Queer Places:
Tilden Hotel, 345 Taylor St, San Francisco, CA 94102
Mountain View Cemetery Oakland, Alameda County, California, USA

Photo illustration of Douglas Tilden from San Francisco Call article in 1903.Douglas Tilden (May 1, 1860 to August 5, 1935) was an American sculptor. He was deaf from a bout of scarlet fever at the age of four and attended the California School for the Deaf in Berkeley, California (now in Fremont, California).[1][2] He sculpted many statues that are located today throughout San Francisco, Berkeley, and the San Francisco Bay Area. Historians and art critics alike have noted Tilden’s unusual penchant for portraying in his artwork --- almost exclusively --- muscular young men, often scantily clad or completely nude. The most prominent example is the Mechanics Monument on San Francisco’s Market Street, with its five near-nude machine workers (annually festooned with live young men who climb up for a view of the Lesbian and Gay Freedom Day Parade). Other local examples of Tilden’s work include “The Tired Boxer” in the DeYoung Museum, “The Bear Hunt” (showing two loincloth-clad young Indian men fighting a bear) now at the School for the Deaf in Fremont, and “The Ball Player” (a tall, slender baseball player tensing before a pitch) now in Golden Gate Park. Douglas Tilden’s lifelong fascination with the young male body has inevitably raised questions about his sexual orientation, questions which for the moment are only speculations based on readings of his artistic works. On the Berkeley campus, his portrayal of two young football players sharing a tender, bonding moment has been referred to as the “gay statue” from at least the 1970s. Thus “queered” by the campus community, it has helped establish a sense of place for gays and lesbians within the University.

Douglas Tilden was born on May 1, 1860 to Dr. William Peregrine Tilden and Catherine Maria Hecox Tilden in Chico, California. When he was four, he lost his hearing and speech after a severe bout of scarlet fever.[3] Tilden entered the California School for the Deaf (then located in San Francisco) on January 25, 1866, studying under Theophilus d'Estrella.[3] He moved with the School to a location near the University of California, Berkeley campus at what is now the Clark Kerr Campus student residence in 1869 and graduated in 1879.[1] After graduating, he went on to attend and teach at UC Berkeley, where he studied with Francis Marion Wells. Tilden picked up sculpting in 1883, producing a small statuette entitled Tired Wrestler in 1885 which drew the attention of the board of the California School for the Deaf. The board subsequently offered him an opportunity to pursue sculpting and in 1887, he left Berkeley to attend the Academy of Design in New York, and from there, left to study art in Paris.[1] After arriving in Paris in 1888, Tilden studied under Paul-François Choppin, another deaf sculptor.[3] After several successful years in Paris, Tilden returned to the California School for the Deaf in 1893; however, after getting married in 1896, Tilden left the School to pursue sculpting full-time under reportedly acrimonious terms. Because his stint in Paris had been paid by the School, they felt he should continue to serve as a teacher, while Tilden felt his schooling had been a gift. In return, the California School for the Deaf confiscated one of Tilden's early artworks, The Bear Hunt, as payment.[4][5]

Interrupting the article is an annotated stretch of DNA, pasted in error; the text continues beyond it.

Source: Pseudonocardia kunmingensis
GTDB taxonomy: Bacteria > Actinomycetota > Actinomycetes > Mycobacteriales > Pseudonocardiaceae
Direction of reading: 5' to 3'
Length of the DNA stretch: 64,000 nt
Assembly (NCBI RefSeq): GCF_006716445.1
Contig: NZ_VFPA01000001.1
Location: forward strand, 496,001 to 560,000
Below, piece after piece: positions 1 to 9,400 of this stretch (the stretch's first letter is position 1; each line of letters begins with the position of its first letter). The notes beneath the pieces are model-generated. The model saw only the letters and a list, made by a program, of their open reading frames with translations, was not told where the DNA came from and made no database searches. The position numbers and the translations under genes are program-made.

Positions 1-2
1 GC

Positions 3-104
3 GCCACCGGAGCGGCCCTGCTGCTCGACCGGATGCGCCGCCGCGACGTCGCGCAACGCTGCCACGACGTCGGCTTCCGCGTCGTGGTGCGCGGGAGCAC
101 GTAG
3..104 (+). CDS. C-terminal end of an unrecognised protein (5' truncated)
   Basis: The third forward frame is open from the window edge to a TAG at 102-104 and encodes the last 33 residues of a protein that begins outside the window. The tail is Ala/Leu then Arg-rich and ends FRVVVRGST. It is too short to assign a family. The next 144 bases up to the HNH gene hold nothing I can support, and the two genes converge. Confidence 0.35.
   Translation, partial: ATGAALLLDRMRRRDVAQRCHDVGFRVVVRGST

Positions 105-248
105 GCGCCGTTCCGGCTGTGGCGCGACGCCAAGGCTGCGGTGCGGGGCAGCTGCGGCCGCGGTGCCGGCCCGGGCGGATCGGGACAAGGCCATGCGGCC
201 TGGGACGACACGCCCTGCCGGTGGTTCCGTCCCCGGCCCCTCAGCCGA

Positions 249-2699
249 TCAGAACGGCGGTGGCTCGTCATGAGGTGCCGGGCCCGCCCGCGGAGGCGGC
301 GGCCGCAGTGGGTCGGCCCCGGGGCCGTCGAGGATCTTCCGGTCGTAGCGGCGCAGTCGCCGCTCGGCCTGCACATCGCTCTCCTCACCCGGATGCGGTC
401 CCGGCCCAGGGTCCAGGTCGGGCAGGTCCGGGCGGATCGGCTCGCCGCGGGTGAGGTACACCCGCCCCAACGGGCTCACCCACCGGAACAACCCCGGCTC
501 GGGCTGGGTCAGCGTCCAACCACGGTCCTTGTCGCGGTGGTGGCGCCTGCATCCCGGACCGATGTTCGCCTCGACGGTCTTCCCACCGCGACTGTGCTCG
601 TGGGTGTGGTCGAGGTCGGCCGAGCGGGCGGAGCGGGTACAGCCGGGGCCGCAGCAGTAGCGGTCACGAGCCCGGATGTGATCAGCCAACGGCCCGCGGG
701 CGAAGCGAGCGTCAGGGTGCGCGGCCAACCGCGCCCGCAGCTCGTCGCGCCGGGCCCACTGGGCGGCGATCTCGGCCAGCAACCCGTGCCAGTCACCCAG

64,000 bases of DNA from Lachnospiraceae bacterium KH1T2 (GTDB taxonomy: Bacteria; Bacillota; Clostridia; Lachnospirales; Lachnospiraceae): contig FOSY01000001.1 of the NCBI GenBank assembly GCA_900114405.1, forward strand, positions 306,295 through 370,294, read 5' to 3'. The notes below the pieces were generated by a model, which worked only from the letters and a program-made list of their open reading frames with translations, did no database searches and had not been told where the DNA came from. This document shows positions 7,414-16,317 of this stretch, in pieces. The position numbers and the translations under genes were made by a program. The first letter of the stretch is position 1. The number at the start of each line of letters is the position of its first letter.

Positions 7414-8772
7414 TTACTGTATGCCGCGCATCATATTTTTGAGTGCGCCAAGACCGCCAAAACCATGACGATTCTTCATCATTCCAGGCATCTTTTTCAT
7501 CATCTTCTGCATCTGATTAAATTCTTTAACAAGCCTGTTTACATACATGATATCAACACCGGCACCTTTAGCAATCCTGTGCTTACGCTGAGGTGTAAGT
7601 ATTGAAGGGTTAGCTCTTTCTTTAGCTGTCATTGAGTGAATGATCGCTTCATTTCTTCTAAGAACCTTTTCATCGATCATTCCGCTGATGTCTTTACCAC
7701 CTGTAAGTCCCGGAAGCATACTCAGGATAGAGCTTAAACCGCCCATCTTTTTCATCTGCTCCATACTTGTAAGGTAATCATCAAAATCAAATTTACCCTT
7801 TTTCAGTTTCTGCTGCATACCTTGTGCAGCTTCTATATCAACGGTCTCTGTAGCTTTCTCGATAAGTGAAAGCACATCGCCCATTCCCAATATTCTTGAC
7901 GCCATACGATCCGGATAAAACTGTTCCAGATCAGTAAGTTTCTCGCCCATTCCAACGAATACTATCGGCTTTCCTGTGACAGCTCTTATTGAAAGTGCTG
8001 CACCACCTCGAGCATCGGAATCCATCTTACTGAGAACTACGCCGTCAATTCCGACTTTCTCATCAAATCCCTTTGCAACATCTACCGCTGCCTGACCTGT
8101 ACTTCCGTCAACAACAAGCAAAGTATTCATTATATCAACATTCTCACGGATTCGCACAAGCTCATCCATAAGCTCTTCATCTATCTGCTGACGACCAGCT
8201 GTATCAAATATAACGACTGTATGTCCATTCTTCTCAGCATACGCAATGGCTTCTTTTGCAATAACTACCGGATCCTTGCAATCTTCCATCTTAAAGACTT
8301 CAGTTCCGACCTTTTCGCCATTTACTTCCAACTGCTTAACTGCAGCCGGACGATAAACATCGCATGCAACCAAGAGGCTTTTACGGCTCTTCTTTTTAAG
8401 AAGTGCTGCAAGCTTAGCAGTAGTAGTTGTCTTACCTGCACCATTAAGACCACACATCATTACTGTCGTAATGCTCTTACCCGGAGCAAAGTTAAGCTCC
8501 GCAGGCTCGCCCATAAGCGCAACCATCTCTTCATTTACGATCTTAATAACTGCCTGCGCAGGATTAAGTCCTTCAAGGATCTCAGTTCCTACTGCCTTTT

The Football Players (1900) in 2013

Mechanics Monument by Douglas Tilden - San Francisco, CA - DSC03542.JPG
Mechanics Monument by Douglas Tilden (1860-1935)